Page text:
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Reading texts

The first part of writing in anthropology is learning how to read anthropological texts. Texts in anthropology can come in many different forms — ethnographies, scholarly essays, book reviews, case studies, and site reports, to name a few. 

In this unit, you will learn more about how to approach texts in anthropology by: situating texts within a context; grappling with difficult passages, and; applying and reflecting on analytic lenses in your own work. 

Situate it

As anthropologists, we aim to understand as much about a social context as we can. This is because anthropological analysis is deeply contextualized: we believe that the specificity of the time and place matters for interpreting any given statement, action, process, event or object. 

Contextualize sources and claims

  • Who wrote it? What is the positionality of the author?
  • When was it written?
  • Is it written in a particular academic tradition?
  • What are the assumptions that the author makes about their subject, data, evidence, and argumentation that enable them to confidently state what they think?
  • What do these assumptions enable the author to recognize, do, or claim?
  • What do these assumptions inhibit the author from recognizing, doing, and claiming?

Pay attention to the structure of the argument

  • The order in which the author presents points, the structure of the book or the text, parallelism, repetition, and more can help you decode the meaning of the text. 
  • The context within which statements are made (the text around a particular claim) is not incidental to the meaning of the claim, it is essential to the meaning (meaning in context). Try to remember how the author introduces major claims and where this leads. 

Grapple with it

Don't Read Instrumentally

What is the value of reading difficult texts?
Professor Steve Caton discusses how not to read solely for a section or class but for the value of “inhabiting” the text.

Why grapple with a difficult text or theory? Why not just do the easiest and quickest reading you can? 

Think of reading theory as building your capacity to move abductively between theory and social life and back again to build stronger understandings of the social worlds.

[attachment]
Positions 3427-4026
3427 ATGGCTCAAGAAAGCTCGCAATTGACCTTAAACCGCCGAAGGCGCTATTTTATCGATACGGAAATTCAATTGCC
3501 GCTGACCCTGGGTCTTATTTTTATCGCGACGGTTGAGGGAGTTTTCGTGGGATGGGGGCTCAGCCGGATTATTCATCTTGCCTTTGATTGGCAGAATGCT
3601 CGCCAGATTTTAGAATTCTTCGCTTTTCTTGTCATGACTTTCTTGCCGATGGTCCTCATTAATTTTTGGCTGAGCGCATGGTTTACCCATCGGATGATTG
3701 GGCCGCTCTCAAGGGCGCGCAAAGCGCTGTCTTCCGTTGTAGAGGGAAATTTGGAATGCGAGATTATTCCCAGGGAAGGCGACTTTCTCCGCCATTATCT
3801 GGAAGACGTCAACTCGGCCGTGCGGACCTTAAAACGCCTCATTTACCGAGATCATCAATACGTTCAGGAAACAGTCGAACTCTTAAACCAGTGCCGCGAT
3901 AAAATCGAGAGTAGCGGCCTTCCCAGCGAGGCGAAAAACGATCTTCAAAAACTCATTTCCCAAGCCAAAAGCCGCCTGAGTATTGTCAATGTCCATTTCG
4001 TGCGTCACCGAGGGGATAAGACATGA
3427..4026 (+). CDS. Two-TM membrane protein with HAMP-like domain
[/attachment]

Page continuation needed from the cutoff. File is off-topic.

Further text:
Grappling with a difficult text trains you for one of the most important aspects of doing anthropological research: reflecting critically on the academic and ideological frameworks through which we encounter our lives, estranging ourselves from them, and considering whether there are better ways to think about complex social phenomena.

You are unlikely to be prepared to "do" grounded theory if you simply take the most easy interpretation of complex material you've encountered before. Be an active reader, grapple with the text, ask questions of the text, and remember any sources of confusion or discomfort for discussion in class, in papers, and with your peers.

Apply and Reflect upon it

While it is true that what we as scholars see and notice in our field sites has as much to do with our own positionalities as it does with the theories we're drawn to, it is also very important that we allow contradictions and challenges from our fields help us reflect back on our own assumptions.

Theory can be immensely useful for understanding what we're seeing in our field sites or in our own lives, but it can also be the case that a particular theoretical framework is not as helpful at understanding something as we previously thought. In these moments, your research can allow you to push back against common theoretical assumptions, and may prompt you to reflect more critically upon the theory itself.

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Working with Theory

Professor Steve Caton delves into difficult passages from Adorno's Negative Dialectics in order to illustrate the value of situating it within a context, grappling with a text, and applying key concepts to analysis in his own work. Whatever the type of text, you are most likely going to encounter theory, but this doesn't have to be daunting.

Put simply, theory is a lens or framing device, a means through which the noise of daily life gets filtered into meaningful, understandable chunks for analysis (though, of course, all people operate with ideologies or theories that help them navigate their social worlds whether they are trained as anthropologists or not).


Contextualizing Negative Dialectics by Theodor Adorno

How many times must one read a text to really grasp it? Professor Caton discusses the larger context of  Adorno's work and some of the analytic contributions of his research.

To Approach a Constellation: A Close Reading of Adorno

Professor Caton takes us through a close reading of a few passages of Negative Dialectics to demonstrate how we might grapple with difficult concepts in a dense work.

From Abstract to Visual: Dialectical Views of Lawrence of Arabia

Negative Dialectics was a key theoretical driver of Professor Caton's book Lawrence of Arabia: A Film's Anthropology. He discusses how Adorno's work informs his dialectical reading of Lawrence of Arabia.